When we speak about mental health in the workplace we are discussing occupational health and safety issues. Despite not having focused on psychological health and safety as a population, the time is right given this period of austerity, the increase in incidence and prevalence of mental disorders, and the fact that mental illness accounts for the highest productivity loss worldwide.

The World Health Organization (WHO) says, “A healthy workplace can be described as one where workers and managers actively contribute to the working environment by promoting and protecting the health, safety, and well-being of all employees.”

Quoting a recent guide from the World Economic Forum, the WHO suggests that workplace interventions should take a three-pronged approach:

• Protect mental health by reducing work-related risk factors.

• Promote mental health by developing the positive aspects of work and the strengths of employees.

• Address mental health problems regardless of cause.

Employers are cautioned not to disregard the importance of “interventions and good practices that protect and promote mental health in the workplace”, including:

• Implementation and enforcement of health and safety policies and practices, including identification of distress, harmful use of psychoactive substances (eg alcohol, opiates, marijuana) and illness, and providing resources to manage them;

• Informing staff that support is available;

• Involving employees in decision-making, conveying a feeling of control and participation; organisational practices that support a healthy work-life balance;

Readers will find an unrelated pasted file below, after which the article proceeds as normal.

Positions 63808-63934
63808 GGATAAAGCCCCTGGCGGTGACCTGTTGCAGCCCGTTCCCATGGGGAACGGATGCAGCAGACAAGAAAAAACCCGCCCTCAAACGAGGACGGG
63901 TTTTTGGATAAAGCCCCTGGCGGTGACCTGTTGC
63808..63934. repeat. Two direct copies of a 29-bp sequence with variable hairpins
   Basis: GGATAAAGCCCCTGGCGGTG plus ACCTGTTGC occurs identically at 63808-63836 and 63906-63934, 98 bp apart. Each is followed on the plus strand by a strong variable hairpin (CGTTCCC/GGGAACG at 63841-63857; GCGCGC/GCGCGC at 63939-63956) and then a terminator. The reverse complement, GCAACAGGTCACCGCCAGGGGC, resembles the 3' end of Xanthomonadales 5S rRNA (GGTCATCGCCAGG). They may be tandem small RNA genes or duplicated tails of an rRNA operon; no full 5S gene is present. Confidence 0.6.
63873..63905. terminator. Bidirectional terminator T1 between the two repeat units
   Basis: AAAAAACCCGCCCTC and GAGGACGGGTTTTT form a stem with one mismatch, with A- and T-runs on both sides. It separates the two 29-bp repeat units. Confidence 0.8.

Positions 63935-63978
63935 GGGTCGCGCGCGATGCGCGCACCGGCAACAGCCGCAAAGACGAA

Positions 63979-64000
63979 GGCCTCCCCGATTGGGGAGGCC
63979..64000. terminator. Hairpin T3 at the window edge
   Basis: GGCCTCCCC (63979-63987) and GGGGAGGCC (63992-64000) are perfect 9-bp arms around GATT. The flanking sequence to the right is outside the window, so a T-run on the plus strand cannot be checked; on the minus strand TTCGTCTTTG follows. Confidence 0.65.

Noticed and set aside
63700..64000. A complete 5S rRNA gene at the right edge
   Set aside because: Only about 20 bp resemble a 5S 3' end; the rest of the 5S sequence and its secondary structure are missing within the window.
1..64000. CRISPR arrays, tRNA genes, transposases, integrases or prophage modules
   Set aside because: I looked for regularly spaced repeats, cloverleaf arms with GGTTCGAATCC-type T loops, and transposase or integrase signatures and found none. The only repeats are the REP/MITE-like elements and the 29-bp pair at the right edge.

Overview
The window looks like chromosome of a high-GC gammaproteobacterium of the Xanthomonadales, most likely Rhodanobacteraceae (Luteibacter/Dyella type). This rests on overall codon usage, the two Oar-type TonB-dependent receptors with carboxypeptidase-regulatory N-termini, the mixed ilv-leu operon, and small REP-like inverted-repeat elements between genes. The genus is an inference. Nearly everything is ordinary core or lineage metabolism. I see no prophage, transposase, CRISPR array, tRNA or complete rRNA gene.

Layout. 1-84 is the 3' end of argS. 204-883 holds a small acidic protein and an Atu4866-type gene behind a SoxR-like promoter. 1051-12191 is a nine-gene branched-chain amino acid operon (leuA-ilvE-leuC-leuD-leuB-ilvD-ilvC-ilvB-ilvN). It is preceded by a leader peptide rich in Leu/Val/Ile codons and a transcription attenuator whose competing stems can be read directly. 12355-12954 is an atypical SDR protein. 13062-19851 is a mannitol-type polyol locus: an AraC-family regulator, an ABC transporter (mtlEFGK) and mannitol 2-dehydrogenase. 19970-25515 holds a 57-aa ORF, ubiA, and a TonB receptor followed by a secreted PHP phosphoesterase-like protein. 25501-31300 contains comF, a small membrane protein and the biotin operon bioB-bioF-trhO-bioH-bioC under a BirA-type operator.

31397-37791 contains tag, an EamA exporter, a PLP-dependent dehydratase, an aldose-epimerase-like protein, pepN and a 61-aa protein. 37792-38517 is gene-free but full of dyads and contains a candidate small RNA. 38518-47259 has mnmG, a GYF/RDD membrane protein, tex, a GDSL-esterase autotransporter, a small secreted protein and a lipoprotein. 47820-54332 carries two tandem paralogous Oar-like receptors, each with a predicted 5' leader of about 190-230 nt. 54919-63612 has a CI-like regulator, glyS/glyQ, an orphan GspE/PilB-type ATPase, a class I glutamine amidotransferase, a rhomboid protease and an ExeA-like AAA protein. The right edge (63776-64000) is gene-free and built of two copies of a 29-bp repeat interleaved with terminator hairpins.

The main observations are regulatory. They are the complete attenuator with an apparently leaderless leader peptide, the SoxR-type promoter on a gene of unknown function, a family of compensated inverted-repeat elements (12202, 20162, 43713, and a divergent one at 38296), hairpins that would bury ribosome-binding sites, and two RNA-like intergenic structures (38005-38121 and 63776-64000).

• Programmes for career development of employees; and

• Recognising and rewarding the contribution of employees (WHO).

Workplace health and safety risks

 The WHO says: “there are many risk factors for mental health that may be present in the working environment. Most risks relate to interactions between type of work, the organisational and managerial environment, the skills and competencies of employees, and the support available for employees to carry out their work.”

Some of the risks to mental health identified are:

• inadequate health and safety policies;

• low levels of support for employees;

• poor communication and management practices;

• limited participation in decision-making or low control over one’s area of work;

• inflexible working hours; and

• unclear tasks or organisational objectives.

First responders, humanitarian workers, and healthcare providers are among jobs that carry a higher personal risk than others. These services can and have been known to impact on mental health, be a cause of symptoms of mental disorders, or lead to harmful use of psychoactive drugs.

“Risks may also be related to job content, such as unsuitable tasks for the person’s competencies or a high and unrelenting workload. Risk may be increased in situations where there is a lack of team cohesion or social support, too few resources to do what is required, or there may be unsupportive managerial or organisational practices (WHO).

“Bullying and psychological harassment (also known as mobbing),” according to the WHO, “are commonly reported causes of work-related stress by workers and present risks to the health of workers. They are associated with both psychological and physical problems. Reduced productivity and increased staff turnover are among the health consequences and “they can also have a negative impact on family and social interactions.

Mental health interventions should be delivered as part of an integrated health and well-being strategy that covers prevention, early identification, support and rehabilitation.

Mental health interventions can be supported by occupational health services or an integrated team of professionals, including human resources, for example, where they are available, but even when they are not, several changes can (and should) be made to protect and promote mental health.